Policies that strengthen household financial security (e.g., tax credits, childcare subsidies, other forms of temporary assistance, and livable wages) and family-friendly work policies can prevent ACEs by increasing economic stability and family income, reducing parental stresspdf icon, increasing maternal employment, and improving parents’ ability to meet children’s basic needs and obtain high-quality childcare. Strengthening economic supportspdf icon for families is a strategy that addresses the needs of parents and children so that both can succeed and achieve lifelong health and well-being.
Promote Social Norms that Protect Against Violence and Adversity
Public education campaignspdf icon are one way to shift social norms and reframe the way people think and talk about ACEs, and who is responsible for preventing them. They can help shift the narrative away from individual responsibility to one that engages the community and draws upon multiple solutions to promote safe, stable, nurturing relationships and environments for all children. Legislative approaches to reduce corporal punishment can help establish norms around safer, more effective discipline strategies to reduce the harms of harsh physical punishment, particularly if paired with public education campaigns. Bystander approaches and efforts to mobilize men and boys as allies in prevention can be used to change social normspdf icon among young people in ways that support healthy relationship behaviorspdf icon. Such approaches work by fostering healthy norms around gender, masculinity, and violence with the goal of spreading these social norms through peer networks. They also work by teaching young people skills to safely intervene when they see behavior that puts others at risk and reinforcing social norms that reduce their own risk for future perpetration.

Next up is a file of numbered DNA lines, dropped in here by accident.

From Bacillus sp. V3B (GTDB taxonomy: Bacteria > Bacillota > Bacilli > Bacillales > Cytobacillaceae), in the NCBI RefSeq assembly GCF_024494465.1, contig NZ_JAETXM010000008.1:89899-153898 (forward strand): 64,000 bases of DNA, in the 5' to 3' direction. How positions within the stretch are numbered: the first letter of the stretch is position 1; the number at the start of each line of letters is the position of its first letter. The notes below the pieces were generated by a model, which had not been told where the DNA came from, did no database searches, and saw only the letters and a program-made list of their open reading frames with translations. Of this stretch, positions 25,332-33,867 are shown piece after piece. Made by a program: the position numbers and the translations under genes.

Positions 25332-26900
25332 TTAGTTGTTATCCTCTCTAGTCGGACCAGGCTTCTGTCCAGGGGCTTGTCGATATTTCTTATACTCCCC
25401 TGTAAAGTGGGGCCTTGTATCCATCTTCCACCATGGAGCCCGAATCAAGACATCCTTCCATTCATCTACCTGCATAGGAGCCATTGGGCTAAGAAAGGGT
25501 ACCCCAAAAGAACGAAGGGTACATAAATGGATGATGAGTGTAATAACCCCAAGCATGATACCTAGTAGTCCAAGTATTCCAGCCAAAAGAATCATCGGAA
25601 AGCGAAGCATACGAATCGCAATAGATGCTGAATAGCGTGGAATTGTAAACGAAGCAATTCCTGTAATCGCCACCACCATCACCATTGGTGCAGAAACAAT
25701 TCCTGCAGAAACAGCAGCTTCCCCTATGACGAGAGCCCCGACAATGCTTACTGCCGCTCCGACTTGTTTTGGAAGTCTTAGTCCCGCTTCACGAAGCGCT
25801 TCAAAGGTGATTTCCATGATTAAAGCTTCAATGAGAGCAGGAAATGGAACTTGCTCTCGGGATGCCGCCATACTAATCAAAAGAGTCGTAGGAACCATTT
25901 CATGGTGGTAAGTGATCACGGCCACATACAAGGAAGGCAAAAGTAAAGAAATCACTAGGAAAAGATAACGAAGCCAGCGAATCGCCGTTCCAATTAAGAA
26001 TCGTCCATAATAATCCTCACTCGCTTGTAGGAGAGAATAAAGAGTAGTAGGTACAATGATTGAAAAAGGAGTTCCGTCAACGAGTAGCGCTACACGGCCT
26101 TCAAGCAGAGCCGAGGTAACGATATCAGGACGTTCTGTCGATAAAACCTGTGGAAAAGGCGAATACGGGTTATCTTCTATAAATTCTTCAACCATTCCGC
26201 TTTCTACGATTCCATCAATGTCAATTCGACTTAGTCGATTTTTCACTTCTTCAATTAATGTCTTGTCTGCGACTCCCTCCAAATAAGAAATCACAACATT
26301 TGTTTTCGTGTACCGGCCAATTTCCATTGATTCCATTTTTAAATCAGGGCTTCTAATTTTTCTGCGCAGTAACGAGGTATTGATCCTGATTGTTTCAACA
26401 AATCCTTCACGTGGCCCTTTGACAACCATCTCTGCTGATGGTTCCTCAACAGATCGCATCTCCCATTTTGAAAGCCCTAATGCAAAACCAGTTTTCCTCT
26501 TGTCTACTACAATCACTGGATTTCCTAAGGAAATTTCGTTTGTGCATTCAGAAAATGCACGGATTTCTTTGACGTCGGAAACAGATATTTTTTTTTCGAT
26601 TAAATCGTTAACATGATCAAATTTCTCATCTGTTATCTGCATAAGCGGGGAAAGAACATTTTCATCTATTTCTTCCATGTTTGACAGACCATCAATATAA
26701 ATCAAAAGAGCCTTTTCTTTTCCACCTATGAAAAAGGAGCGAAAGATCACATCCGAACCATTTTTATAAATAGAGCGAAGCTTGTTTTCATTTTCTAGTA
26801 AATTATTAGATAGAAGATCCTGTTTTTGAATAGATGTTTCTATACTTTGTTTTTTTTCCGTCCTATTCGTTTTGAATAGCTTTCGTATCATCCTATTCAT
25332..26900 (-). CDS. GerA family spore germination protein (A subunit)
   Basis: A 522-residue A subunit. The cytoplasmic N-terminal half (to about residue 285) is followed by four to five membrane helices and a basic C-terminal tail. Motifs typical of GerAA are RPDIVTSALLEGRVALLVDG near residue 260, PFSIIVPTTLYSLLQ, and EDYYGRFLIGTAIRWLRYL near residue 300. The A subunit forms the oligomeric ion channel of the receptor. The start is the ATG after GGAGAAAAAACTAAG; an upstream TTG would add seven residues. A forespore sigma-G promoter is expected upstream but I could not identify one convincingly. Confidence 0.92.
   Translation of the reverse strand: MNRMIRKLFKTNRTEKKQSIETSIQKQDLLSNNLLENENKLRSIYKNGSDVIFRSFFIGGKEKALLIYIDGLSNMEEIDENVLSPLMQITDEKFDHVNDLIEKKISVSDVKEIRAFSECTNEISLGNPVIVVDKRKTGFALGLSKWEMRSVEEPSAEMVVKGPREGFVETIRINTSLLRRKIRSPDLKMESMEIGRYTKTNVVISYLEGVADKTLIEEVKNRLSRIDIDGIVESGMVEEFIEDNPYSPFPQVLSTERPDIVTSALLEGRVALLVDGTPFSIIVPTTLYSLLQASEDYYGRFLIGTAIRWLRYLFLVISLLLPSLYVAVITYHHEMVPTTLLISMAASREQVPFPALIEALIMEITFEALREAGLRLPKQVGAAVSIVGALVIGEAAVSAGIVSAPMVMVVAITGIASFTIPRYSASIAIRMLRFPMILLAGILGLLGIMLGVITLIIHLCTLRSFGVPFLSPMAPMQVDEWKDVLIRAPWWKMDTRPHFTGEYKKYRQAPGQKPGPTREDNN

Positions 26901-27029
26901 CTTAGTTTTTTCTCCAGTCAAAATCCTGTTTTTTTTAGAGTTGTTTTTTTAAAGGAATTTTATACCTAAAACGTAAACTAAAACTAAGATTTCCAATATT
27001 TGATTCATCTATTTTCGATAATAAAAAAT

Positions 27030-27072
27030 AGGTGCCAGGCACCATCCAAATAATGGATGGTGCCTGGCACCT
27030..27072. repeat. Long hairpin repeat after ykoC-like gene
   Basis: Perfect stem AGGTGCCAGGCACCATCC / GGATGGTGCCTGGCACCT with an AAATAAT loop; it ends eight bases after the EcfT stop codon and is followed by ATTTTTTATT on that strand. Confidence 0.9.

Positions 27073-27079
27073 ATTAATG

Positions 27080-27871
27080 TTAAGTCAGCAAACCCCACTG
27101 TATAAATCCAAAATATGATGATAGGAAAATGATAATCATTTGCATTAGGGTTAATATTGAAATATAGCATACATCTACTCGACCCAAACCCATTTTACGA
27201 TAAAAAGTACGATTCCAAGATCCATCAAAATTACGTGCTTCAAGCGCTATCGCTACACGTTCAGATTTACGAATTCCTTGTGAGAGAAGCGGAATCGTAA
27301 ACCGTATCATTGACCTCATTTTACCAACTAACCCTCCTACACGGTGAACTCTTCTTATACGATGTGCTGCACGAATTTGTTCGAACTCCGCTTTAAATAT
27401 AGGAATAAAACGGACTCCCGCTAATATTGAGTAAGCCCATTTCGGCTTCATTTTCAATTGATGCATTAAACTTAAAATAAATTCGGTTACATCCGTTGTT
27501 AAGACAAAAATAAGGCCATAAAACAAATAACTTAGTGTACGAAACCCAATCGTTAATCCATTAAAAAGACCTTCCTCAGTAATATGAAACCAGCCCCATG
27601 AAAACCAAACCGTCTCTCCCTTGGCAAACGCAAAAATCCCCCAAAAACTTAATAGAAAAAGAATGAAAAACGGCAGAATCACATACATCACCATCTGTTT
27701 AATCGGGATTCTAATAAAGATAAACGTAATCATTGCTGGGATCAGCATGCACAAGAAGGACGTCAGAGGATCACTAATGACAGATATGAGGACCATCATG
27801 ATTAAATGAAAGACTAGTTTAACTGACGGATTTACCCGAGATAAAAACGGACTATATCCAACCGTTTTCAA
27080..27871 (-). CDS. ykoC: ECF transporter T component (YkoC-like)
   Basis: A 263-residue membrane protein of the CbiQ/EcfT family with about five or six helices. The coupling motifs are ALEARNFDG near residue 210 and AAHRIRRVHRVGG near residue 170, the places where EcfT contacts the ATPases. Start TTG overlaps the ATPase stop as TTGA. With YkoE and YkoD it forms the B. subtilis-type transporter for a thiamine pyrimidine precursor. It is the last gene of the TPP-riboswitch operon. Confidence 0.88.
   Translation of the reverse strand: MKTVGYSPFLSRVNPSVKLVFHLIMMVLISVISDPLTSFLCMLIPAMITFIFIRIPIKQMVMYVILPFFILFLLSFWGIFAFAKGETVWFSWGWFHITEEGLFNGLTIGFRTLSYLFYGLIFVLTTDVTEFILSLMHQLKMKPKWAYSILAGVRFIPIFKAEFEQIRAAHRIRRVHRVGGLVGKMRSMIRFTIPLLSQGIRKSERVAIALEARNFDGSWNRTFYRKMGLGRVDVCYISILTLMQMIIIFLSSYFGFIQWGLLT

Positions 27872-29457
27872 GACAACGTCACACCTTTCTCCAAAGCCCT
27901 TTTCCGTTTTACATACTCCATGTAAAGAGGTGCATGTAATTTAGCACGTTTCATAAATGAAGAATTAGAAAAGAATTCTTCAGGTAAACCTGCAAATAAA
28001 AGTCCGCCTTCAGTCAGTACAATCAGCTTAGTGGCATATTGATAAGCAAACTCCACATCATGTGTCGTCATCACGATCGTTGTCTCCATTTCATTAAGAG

Ensure a Strong Start for Children
A child’s relationship with others inside and outside the family plays a role in healthy brain development, as well as in the development of physical, emotional, social, behavioral, and intellectual capacities. Early childhood home visitation can prevent ACEs by providing information, caregiver support, and training about child health, development, and care to families in their homes to build a safe, stable, nurturing and supportive home environment. Additionally, high-quality childcare and preschool enrichment programs help children build a strong foundation for future learning and opportunity by improving their physical, social, emotional and cognitive development, language and literacy skills, and school readiness.